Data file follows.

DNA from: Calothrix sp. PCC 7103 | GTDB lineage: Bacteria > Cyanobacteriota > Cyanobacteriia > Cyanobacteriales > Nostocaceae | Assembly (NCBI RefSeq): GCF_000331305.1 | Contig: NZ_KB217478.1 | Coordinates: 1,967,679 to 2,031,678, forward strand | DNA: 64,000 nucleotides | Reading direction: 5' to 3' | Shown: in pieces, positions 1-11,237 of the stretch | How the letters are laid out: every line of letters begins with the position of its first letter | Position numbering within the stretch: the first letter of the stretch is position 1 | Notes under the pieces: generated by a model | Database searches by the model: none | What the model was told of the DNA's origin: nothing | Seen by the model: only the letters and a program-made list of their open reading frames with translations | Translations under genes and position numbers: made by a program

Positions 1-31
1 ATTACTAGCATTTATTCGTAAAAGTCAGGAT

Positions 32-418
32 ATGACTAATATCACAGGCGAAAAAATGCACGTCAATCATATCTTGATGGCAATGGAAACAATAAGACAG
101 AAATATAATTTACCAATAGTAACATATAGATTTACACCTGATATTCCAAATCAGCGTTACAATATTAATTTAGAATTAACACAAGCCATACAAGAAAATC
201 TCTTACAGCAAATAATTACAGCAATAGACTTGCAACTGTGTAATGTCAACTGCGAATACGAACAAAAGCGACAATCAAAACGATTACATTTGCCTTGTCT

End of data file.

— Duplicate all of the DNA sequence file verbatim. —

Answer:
DNA from: Calothrix sp. PCC 7103 | GTDB lineage: Bacteria > Cyanobacteriota > Cyanobacteriia > Cyanobacteriales > Nostocaceae | Assembly (NCBI RefSeq): GCF_000331305.1 | Contig: NZ_KB217478.1 | Coordinates: 1,967,679 to 2,031,678, forward strand | DNA: 64,000 nucleotides | Reading direction: 5' to 3' | Shown: in pieces, positions 1-11,237 of the stretch | How the letters are laid out: every line of letters begins with the position of its first letter | Position numbering within the stretch: the first letter of the stretch is position 1 | Notes under the pieces: generated by a model | Database searches by the model: none | What the model was told of the DNA's origin: nothing | Seen by the model: only the letters and a program-made list of their open reading frames with translations | Translations under genes and position numbers: made by a program

Positions 1-31
1 ATTACTAGCATTTATTCGTAAAAGTCAGGAT

Positions 32-418
32 ATGACTAATATCACAGGCGAAAAAATGCACGTCAATCATATCTTGATGGCAATGGAAACAATAAGACAG
101 AAATATAATTTACCAATAGTAACATATAGATTTACACCTGATATTCCAAATCAGCGTTACAATATTAATTTAGAATTAACACAAGCCATACAAGAAAATC
201 TCTTACAGCAAATAATTACAGCAATAGACTTGCAACTGTGTAATGTCAACTGCGAATACGAACAAAAGCGACAATCAAAACGATTACATTTGCCTTGTCT